Visa backed Anchorage gets a federal bank charter

A startup called Anchorage announced on Wednesday that it has become the first cryptocurrency company to receive a federal charter from the Office of the Comptroller of the Currency. Wonky and technical as it sounds, the news is a significant milestone for the burgeoning crypto industry, since it provides a legal green light for big banks and other traditional financial companies to use Anchorage as a means to offer Bitcoin and other digital currencies to their customers.

Founded in 2017 by two veterans of financial giant Square, Anchorage began as a custody company that offered institutions a novel way to access and store cryptocurrency. While custody is still the company’s bread and butter, Anchorage now offers other services including trading, lending, and tools to help customers navigate the emerging world of “decentralized finance.”

In an interview with Fortune, CEO Nathan McCauley predicted that the new charter will lead hundreds of banks to turn to Anchorage as a partner and provide new fuel to the recent cryptocurrency boom. “It will let all sorts of people come to the table who until now have been hesitant to come in. It marks a big shift in the availability of crypto assets,” said McCauley, adding that he expects more big corporations to follow the example of Square and Microstrategy by adding crypto to their treasuries.

While several crypto companies, including Anchorage and the exchange Kraken, have already received state banking charters, the legal effect of those charters is ambiguous. Conversely, the federal charter makes clear that big banks can use Anchorage to hold the crypto assets of their clients. The specific charter issued to Anchorage is a trust charter, which does not entitle the company to claim the backing of the FDIC, as traditional savings and checking accounts do. But McCauley says this is not a concern for institutional clients, adding that Anchorage has a comprehensive policy with insurance giant Aon to serve as a backstop in the event of loss.
A new frontier for the crypto industry

The decision by the Office of the Comptroller of the Currency, which oversees the federal banking system, to issue Anchorage a charter follows a series of recent crypto-friendly decisions by the agency’s head, Brian Brooks. Those decisions by Brooks, a former top lawyer at crypto giant Coinbase, include permitting banks to use stablecoins—synthetic currency pegged to fiat money—and to rely on blockchain networks to settle transactions. According to McCauley, these regulatory developments are helping to initiate a major update to the country’s financial plumbing. He says this could entail Visa, one of Anchorage’s largest investors, and other big payment providers incorporating crypto-native “rails”—the industry term for the networks over which financial information travels—in the near future.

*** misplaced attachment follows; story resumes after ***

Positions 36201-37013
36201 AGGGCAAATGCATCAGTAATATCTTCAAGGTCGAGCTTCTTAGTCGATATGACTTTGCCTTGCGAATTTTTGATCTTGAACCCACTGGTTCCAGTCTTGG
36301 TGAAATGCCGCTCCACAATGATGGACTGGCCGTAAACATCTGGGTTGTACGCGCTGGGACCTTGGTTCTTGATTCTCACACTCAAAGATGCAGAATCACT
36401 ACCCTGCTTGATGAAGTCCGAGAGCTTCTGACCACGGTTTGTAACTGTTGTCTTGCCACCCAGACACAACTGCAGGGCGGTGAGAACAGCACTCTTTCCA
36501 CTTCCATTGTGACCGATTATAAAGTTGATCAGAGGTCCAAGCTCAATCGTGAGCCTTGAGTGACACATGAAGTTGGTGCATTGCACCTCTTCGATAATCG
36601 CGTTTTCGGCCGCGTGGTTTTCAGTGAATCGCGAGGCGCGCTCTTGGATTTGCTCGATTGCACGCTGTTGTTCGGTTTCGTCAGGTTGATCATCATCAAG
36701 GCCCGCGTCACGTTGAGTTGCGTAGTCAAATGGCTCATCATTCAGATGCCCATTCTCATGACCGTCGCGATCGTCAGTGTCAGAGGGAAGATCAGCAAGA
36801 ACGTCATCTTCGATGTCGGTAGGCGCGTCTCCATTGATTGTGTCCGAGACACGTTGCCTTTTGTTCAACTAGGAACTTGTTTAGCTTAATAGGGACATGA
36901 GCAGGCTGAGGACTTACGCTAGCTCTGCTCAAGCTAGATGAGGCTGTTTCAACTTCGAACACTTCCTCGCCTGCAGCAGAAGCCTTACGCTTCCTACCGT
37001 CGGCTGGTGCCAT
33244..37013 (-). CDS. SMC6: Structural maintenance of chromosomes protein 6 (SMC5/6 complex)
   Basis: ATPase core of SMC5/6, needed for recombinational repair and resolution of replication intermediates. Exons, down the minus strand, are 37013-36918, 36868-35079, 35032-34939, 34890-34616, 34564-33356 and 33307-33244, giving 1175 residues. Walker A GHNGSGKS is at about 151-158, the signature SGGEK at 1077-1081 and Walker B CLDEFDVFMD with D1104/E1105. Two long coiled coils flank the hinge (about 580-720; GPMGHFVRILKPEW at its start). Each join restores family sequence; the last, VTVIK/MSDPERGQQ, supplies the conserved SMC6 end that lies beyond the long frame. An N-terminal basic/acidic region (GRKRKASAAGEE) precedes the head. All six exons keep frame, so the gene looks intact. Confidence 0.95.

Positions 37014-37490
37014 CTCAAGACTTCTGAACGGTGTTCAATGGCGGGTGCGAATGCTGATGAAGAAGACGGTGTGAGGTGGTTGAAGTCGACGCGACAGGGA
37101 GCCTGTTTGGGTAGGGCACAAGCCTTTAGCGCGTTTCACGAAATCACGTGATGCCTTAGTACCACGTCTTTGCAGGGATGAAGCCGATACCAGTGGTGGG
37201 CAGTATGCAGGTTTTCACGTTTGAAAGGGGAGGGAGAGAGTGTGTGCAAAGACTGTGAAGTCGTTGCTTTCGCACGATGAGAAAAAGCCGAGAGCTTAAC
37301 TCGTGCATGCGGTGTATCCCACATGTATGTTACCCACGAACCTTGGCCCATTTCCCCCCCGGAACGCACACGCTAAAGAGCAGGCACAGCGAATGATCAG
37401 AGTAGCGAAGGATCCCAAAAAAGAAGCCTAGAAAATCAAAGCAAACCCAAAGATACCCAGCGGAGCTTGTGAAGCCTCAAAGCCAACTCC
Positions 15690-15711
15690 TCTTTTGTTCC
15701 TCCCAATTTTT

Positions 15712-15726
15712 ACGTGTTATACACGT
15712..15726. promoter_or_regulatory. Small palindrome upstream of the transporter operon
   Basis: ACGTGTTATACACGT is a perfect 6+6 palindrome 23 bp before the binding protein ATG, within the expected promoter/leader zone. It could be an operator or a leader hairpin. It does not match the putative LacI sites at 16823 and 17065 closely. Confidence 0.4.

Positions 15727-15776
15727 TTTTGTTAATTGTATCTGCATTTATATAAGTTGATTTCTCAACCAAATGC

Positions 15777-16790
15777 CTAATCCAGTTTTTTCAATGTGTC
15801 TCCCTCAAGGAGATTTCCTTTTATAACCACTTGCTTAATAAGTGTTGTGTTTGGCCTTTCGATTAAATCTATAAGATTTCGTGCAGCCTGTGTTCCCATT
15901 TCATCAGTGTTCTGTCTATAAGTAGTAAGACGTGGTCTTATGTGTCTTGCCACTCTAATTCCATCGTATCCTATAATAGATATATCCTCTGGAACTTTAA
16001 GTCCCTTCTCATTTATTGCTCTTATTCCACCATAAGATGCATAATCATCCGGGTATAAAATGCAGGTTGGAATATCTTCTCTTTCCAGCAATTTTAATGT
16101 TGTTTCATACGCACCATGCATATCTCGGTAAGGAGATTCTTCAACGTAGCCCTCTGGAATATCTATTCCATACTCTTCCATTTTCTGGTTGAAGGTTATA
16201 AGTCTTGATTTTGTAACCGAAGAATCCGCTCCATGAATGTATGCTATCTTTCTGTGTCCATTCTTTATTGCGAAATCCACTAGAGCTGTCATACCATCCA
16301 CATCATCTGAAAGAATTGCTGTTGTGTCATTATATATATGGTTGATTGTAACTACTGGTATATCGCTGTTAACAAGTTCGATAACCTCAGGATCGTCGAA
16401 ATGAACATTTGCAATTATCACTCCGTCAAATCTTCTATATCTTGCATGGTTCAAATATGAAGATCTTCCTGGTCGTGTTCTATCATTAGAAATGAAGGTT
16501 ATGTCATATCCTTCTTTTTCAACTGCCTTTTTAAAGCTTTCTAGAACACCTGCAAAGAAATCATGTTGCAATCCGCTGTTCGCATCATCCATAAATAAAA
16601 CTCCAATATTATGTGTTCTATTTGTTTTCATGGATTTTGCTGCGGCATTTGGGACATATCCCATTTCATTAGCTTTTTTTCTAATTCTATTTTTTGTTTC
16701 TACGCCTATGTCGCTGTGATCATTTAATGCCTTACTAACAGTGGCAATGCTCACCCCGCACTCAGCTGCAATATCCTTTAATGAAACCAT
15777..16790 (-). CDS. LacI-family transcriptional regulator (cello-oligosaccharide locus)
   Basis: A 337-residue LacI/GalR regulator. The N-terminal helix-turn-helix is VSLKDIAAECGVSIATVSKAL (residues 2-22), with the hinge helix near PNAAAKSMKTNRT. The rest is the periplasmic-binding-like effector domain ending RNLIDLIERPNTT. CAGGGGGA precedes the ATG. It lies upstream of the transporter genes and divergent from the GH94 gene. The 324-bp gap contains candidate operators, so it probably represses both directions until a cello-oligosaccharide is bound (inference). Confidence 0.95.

Anchorage is not currently profitable. McCauley says its revenue last year was in the tens of millions and that it has a “very healthy” balance sheet. The 70-employee company still makes the bulk of its money from charging a commission on the crypto assets it stores, but its lending and trading operation now makes up around 25% of its revenue. In the future, McCauley expects Anchorage to bring in more money from what are now exotic services like “staking” and “governance.” These terms describe features of newer cryptocurrency projects like Tezos and Dfinity, which allow their digital tokens to serve as voting tools by which their owners can determine how the projects operate. Those features are also an important feature of the emerging world of decentralized finance (DeFi), including projects like Uniswap, which are largely governed by automated computer programs.

If cryptocurrency continues to gain traction in the world of mainstream finance, services like Anchorage and rival Coinbase Custody could benefit enormously as banks turn to them to provide white label software to serve their own clients. In theory, this could involve the likes of Bank of America one day offering not just Bitcoin but a galaxy of other crypto assets and services to customers. There is no guarantee all of this will come to pass, however. While the crypto market has been red-hot in the past six months, with the price of Bitcoin eclipsing $40,000, it is still prone to violent crashes like one that happened the weekend of Jan. 9–10. It’s also possible that the incoming Biden administration may replace Brooks at the OCC with a less crypto-friendly leader, while other financial agencies—notably the SEC—remain deeply skeptical of the crypto industry.

McCauley, though, professes not to worry about regulatory headwinds. He notes that Brooks’ directives from the OCC, which is also considering federal charters for two other crypto companies, are not new rules but rather interpretations of existing ones—meaning they are less likely to be rolled back. Meanwhile, Anchorage, which has raised $57 million from Visa and others, says it has been receiving numerous inquiries from other potential investors and that it expects to raise more money in the near future.

  • Fortune